But how does Horn reach the conclusion that whoever's calling Babbie is
actually calling for him? This seems more an element of dream logic than
anything else, and if I had to bet the farm on anything, I'd wager it's a
misapprehension; that either "Babbie" himself is calling out his name
("Babbie can talk") in order to lure Horn into the woods (perhaps to say
goodbye), or that another Neighbor is calling Babbie. What seems to justify
to most of you the interpretation that Horn has switched personalities with
Babbie is the line about how Horn "knelt beside him and laid my head upon
his knee, and he comforted me." But if Babbie really is a Neighbor, and has
resumed his native form, couldn't this be a Neighbor's knee, given that we
know the Vanished People are all extremely tall?

I'd also like to note what appears to be Horn's last word on the subject,
which takes place during his stay with Brother and Sister. Writes he: "I
asked them about the Vanished Gods. They said there was one in the forest,
so I told them about him." Apparently at least he believes he's seen a
Vanished God--perhaps indicative of some intermediate shape Babbie has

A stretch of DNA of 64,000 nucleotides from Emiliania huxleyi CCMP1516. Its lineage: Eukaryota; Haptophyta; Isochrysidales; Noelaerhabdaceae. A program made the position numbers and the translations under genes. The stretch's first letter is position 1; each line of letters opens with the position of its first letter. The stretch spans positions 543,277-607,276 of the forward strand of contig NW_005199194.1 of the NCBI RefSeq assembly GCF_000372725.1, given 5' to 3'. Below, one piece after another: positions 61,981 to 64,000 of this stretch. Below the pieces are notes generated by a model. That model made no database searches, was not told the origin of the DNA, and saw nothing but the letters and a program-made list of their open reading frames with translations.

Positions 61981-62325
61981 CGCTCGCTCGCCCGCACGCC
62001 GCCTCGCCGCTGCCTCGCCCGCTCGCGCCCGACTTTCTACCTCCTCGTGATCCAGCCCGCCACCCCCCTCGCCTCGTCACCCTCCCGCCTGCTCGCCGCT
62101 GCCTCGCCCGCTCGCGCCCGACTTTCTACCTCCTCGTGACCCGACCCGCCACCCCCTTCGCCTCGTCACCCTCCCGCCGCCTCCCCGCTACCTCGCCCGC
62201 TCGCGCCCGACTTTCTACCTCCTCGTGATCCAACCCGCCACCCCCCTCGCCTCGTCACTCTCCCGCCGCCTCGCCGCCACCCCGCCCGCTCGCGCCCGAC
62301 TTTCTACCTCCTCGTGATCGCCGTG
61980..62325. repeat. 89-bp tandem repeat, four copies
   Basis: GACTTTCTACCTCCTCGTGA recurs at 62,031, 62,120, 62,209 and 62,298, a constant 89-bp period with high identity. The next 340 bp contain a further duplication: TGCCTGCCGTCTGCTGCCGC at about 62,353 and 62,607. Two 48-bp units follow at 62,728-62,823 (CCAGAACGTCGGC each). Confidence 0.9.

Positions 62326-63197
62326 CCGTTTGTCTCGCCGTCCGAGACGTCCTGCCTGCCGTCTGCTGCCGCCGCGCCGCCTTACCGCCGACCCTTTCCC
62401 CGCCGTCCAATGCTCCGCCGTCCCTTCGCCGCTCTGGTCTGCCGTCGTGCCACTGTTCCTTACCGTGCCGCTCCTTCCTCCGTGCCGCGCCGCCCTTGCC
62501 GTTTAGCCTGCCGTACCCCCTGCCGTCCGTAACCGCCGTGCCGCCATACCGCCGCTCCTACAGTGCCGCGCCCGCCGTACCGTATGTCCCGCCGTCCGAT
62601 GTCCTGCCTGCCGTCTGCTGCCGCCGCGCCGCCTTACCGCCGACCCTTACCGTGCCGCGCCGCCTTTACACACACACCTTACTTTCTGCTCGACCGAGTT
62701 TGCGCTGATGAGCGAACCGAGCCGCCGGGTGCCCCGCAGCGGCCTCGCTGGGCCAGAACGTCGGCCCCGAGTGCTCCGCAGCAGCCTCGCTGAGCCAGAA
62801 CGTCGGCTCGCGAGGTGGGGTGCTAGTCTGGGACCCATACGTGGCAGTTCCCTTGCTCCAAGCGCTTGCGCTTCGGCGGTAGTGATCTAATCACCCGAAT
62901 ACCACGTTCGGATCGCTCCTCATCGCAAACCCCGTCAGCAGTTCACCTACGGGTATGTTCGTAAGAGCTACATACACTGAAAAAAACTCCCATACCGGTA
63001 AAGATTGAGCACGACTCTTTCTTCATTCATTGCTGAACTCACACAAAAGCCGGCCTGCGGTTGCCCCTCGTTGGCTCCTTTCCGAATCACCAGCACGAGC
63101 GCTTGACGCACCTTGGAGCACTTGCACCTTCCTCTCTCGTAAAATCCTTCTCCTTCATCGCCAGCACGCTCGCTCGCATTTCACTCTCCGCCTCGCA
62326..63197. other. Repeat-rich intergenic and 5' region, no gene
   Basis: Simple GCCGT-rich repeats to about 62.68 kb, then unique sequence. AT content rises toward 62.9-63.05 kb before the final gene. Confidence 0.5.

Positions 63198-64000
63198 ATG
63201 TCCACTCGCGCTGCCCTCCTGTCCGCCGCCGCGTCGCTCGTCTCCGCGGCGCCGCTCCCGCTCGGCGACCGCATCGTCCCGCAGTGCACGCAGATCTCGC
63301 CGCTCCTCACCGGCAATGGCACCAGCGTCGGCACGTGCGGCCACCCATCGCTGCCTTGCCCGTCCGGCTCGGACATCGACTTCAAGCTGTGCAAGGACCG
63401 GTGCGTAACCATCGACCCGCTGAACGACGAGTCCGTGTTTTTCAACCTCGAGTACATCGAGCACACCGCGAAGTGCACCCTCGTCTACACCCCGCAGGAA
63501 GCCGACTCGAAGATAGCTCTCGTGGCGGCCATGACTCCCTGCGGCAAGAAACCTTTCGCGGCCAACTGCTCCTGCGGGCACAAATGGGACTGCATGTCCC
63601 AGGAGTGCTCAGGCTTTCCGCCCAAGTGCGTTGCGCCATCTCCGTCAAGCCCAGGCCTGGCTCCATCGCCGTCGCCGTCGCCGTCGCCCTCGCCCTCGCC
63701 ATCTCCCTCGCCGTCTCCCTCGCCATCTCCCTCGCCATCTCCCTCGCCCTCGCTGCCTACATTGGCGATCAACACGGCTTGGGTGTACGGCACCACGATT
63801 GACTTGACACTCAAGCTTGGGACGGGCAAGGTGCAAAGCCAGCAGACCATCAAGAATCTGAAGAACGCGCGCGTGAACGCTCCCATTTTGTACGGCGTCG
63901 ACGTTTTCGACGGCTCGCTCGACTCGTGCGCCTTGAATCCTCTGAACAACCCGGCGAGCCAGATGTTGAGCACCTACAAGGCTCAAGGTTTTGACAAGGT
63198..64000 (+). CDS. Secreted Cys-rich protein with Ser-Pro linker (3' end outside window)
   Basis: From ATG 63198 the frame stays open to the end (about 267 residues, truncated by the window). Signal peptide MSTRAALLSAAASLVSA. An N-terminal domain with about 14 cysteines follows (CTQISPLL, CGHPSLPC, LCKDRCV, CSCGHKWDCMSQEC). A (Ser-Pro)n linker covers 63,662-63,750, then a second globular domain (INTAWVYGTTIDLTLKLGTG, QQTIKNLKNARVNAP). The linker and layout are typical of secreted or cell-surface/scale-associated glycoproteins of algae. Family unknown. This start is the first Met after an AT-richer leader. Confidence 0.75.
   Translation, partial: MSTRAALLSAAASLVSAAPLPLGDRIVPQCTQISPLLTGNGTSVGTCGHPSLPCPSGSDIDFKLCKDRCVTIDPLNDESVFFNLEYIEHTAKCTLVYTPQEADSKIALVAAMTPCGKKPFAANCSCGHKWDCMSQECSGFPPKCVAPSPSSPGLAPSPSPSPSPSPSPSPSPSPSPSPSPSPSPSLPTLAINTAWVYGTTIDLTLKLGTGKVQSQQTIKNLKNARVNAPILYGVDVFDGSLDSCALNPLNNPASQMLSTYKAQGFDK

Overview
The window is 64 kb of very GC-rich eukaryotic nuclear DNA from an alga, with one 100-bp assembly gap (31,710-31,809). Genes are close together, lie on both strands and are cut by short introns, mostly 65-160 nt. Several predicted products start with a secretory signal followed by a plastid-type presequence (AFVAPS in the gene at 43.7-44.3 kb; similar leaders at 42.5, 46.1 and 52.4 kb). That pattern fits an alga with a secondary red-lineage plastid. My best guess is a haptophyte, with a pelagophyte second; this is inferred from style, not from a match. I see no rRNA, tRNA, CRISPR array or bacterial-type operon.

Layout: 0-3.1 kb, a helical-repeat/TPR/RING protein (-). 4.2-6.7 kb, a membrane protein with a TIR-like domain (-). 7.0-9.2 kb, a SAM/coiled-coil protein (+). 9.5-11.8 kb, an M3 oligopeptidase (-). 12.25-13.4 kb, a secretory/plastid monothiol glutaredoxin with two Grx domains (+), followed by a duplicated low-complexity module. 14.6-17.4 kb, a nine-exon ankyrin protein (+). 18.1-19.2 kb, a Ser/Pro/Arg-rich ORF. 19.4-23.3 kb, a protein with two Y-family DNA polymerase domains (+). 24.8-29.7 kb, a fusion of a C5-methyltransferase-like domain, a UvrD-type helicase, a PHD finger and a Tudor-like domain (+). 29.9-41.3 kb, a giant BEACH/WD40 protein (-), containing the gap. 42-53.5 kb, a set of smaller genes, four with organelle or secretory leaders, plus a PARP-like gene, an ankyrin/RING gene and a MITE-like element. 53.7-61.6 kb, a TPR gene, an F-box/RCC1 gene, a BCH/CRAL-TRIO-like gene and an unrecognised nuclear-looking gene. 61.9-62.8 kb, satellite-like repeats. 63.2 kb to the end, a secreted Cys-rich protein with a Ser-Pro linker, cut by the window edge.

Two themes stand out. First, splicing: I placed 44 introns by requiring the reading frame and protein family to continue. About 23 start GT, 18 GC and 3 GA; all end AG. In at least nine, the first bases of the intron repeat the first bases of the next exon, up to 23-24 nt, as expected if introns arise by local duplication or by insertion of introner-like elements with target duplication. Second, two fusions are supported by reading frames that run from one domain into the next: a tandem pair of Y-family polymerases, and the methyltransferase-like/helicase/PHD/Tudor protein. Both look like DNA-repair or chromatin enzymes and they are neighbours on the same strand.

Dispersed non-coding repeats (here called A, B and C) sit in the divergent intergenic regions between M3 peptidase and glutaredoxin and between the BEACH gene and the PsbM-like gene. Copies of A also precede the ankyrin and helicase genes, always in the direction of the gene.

taken, but one not recognizable to Horn as either Neighbor or Babbie.

On a related note I also continue to hold out that Babbie may reappear as
Pig in the final Short Sun book. Babbie, as Mucor tells Incanto, has
returned to her Rock, but given the enormous difficulty this must have
encompassed, crossing leagues of ocean and land, I find it rather difficult
to believe that a mere hus--even an extremely intelligent and resourceful
one--could manage the journey. In other words, if the Neighbors can morph
themselves along theric lines, why not human? Hence perhaps Babbie's return
is actually from the Whorl.

I also find the following line from Blue intriguing: "Because I could not
leave Pig blind, these people were able to bring me here, and so ended any
chance of success I might have had." In adventures still to come, will Horn
donate an eye to Pig and spend the rest of his life half-blind?

Robert Borski